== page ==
Anyway. My next point - how can one extrapolate that this degeneration of society would then lead straight into polygamy and that it would become such an accepted and widespread thing? It's just too far-fetched! This was what really disgusted me at the start of the book - that in this world, there was no moderation or morality imposed upon the 'rich' people, that there were no governing forces and nothing in between the rich and the poor. Later on, we learn that pedophilia and rape are given the OK in this world and heavens, it's just so wrong! Seriously, I think it's just plain irresponsible of the author to write a thirteen year old who is so up for it, and then to have the publisher's approval to bring this into the world.


Final Thoughts...

As I said before, this could have been a really good book. It kept me reading and reading until the very end, and I was totally gripped by the narrative. If you take away everything that's wrong with the world, suspend your moral issues, then this is just a simple kidnap and imprison story. It could be set in any time, any place, and just so happens to be in a dystopian world because let's face it, that's the Next Big Thing. I only wish that Lauren had chosen to make her debut with something less plot-holey, because damn, she can write well.

Wednesday, November 16, 2011

Divergent by Veronica Roth

Title: Divergent
Author: Veronica Roth
Genre: Dystopian, romance, science fiction
Summary: On Goodreads
Pages: 489
Reviewing: Opening, plot, characterisation
Rating: 6/10
To find out if you are Divergent, circle the traits that you possess:


If you chose more than one, then you are Divergent and are therefore a danger to this society! Sounds a bit strange? Yeah, I don't really get this world either.

This book has had tonnes of praise. There's drama in almost every chapter, adrenaline rushes by the buckets, and enough heartbreaking scenes to have you reaching for a box of tissues. Oh, and let's not forget the customary romance that seems to be an obligatory part of the package now for young adult dystopia. Not bad for a 23 year old's debut novel, eh?

OK, I'm not gonna lie - the opening did not make me want to read on. I didn't buy into the world (and still don't, but that's beside the point), and went to bed feeling a bit disappointed and let down by the all the hype, but resolved to carry on reading it the next day. And you know what? I'm glad I kept going - once the author started dropping in hooks about the mystery of the Divergents, I sat there and read the book until I hit the last page.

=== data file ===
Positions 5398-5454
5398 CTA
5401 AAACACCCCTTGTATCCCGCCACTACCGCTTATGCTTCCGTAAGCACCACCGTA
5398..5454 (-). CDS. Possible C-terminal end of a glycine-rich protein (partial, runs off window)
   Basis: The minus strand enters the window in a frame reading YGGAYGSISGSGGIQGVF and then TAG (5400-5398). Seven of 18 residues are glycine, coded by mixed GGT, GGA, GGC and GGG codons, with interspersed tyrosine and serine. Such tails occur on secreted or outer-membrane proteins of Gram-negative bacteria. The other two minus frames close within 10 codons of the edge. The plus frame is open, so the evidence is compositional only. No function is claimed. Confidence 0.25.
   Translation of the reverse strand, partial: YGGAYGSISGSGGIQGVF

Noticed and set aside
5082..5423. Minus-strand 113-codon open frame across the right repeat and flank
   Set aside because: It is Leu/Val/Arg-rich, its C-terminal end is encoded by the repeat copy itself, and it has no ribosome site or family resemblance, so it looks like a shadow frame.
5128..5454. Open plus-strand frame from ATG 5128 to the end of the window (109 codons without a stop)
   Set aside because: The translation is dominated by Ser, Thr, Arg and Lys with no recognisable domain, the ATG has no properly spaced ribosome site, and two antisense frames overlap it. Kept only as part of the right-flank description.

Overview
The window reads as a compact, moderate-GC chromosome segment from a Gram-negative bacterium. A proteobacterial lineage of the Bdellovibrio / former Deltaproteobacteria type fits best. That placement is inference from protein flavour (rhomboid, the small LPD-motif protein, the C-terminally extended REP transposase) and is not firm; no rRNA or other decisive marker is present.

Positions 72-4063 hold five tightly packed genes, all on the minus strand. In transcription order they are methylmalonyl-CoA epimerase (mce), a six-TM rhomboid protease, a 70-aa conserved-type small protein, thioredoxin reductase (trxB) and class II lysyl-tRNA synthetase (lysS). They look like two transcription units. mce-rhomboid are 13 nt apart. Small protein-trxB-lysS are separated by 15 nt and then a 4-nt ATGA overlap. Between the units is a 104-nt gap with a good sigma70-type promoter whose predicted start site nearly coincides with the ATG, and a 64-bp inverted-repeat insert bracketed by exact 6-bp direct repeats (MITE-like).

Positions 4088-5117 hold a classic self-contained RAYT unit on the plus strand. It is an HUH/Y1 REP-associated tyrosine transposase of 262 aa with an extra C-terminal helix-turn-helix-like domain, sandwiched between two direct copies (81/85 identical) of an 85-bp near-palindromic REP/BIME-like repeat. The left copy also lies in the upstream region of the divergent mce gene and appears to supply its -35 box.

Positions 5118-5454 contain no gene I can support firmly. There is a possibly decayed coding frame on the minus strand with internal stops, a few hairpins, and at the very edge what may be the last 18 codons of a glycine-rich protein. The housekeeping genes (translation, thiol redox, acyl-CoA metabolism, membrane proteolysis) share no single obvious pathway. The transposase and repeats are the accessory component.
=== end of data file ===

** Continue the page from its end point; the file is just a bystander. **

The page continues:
Beatrice a.k.a Tris is your typical Amnegation girl, like one of those charity workers or nuns you see on the street. All her life, she has belonged to this 'faction' of selflessness, and as such, her personality and thoughts have been shaped by her environment. No wonder the opening was a bit dull. Now, at the age of sixteen, she gets to choose which faction she will belong to for life. And then the rest of the book is all about the tough initiation into that faction, plus a tiny snippet of plot towards the end. To me, it definitely feels very much Hunger Games, as another reviewer has pointed out here.

In terms of plot, the story is pretty straightforward. Girl chooses a path for life. Girl spends the next 400 pages being initiated into that life. Girl then finds herself in the middle of a faction war in the last few chapters. Cue some customary romance and character deaths along the way. To me, it felt like the plot only got going halfway through - I think the author wasted far too much time on the introductions. Yes, we get it that the trials are brutal. Yes, people have to fight each other. But so much of the excessive violence could have been condensed and still have the same effect.

To me, the most interesting characters were Tris and Al. Tris, because she goes through character growth from originally being a sap to...becoming less of one, and Al, because he is the most broken character and displays a wide range of reactions. Peter was the predictable jerk, Christina seemed to serve no purpose other than to apply make-up to Tris, and Four just didn't do it for me. I think it's because I've had enough of young adult fiction where older guys fall for younger girls who've never had boyfriends before. And after finishing the novel, I still don't like Tris. She just didn't feel real enough to me, as if there was something missing - like, when she made jokes and threats, when she acted hard, all of it felt way too forced, as if her character growth was being pushed too quickly in the space of the pages to be completely believable. Plus, she forgets about all of the deaths way too quickly...

Nevertheless, you gotta have respect for someone who isn't afraid to kill off her cast.

Final Thoughts...